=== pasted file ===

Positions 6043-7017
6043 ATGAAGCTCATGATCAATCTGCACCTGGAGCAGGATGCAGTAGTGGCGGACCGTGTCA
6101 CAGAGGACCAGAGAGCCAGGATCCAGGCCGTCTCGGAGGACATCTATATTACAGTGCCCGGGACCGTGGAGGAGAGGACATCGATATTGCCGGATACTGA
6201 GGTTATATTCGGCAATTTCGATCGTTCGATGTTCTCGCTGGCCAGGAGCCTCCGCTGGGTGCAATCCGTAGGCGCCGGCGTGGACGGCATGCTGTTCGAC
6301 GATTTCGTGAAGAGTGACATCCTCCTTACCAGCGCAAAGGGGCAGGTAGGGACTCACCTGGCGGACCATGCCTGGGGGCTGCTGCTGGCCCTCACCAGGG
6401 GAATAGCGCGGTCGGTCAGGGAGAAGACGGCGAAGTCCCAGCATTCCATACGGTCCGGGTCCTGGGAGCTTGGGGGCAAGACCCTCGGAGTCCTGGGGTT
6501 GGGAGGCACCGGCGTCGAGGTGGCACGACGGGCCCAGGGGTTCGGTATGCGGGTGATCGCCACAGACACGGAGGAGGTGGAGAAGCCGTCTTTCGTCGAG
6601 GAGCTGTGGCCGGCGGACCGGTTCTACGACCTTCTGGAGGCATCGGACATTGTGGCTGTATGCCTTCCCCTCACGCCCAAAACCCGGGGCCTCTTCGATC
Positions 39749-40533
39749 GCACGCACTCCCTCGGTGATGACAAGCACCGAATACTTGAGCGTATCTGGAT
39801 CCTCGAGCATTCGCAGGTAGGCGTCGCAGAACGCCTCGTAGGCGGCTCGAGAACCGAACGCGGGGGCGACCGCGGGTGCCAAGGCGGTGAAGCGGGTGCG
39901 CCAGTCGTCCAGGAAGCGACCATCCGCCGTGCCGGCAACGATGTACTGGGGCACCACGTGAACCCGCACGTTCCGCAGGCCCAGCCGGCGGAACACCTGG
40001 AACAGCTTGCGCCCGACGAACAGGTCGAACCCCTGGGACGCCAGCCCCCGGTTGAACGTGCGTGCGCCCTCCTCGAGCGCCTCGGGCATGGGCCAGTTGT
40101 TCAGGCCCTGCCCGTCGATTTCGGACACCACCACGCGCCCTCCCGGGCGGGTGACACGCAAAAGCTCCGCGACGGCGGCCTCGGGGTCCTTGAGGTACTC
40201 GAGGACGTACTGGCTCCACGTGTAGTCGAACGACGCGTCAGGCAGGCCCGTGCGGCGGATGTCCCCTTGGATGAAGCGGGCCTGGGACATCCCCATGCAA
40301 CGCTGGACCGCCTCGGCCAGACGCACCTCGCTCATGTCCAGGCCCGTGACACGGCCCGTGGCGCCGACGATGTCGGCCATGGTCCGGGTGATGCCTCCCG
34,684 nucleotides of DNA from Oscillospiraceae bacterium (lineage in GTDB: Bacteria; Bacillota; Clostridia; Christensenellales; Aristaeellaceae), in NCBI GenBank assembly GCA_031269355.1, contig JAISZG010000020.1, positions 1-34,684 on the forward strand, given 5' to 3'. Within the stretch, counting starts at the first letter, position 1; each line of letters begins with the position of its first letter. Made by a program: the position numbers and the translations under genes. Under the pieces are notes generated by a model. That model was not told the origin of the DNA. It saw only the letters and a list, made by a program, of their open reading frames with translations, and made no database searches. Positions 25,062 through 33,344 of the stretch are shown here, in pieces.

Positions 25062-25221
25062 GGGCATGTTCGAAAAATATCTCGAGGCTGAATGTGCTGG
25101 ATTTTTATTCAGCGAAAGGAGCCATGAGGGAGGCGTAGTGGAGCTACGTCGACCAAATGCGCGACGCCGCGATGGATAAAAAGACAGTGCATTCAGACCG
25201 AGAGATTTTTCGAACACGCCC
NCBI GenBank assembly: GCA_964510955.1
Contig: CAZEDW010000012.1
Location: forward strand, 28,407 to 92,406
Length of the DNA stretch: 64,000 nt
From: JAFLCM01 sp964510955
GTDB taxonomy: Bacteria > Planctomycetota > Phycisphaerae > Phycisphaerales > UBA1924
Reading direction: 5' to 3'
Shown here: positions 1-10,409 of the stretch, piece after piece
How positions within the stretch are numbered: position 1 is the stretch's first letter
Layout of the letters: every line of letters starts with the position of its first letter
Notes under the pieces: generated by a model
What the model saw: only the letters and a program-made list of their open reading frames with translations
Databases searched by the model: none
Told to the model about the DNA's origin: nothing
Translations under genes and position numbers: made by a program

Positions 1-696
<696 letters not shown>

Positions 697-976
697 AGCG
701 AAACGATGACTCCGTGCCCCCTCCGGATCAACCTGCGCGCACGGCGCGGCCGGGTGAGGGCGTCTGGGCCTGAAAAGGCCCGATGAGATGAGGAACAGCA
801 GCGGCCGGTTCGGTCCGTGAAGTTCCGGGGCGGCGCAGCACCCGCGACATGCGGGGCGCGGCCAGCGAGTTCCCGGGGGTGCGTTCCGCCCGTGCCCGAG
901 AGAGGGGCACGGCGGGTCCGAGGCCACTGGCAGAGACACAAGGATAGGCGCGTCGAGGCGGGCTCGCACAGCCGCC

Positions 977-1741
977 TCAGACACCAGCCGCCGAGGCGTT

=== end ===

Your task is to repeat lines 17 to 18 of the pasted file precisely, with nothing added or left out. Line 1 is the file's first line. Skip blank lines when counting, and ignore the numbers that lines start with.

34,684 nucleotides of DNA from Oscillospiraceae bacterium (lineage in GTDB: Bacteria; Bacillota; Clostridia; Christensenellales; Aristaeellaceae), in NCBI GenBank assembly GCA_031269355.1, contig JAISZG010000020.1, positions 1-34,684 on the forward strand, given 5' to 3'. Within the stretch, counting starts at the first letter, position 1; each line of letters begins with the position of its first letter. Made by a program: the position numbers and the translations under genes. Under the pieces are notes generated by a model. That model was not told the origin of the DNA. It saw only the letters and a list, made by a program, of their open reading frames with translations, and made no database searches. Positions 25,062 through 33,344 of the stretch are shown here, in pieces.

Positions 25062-25221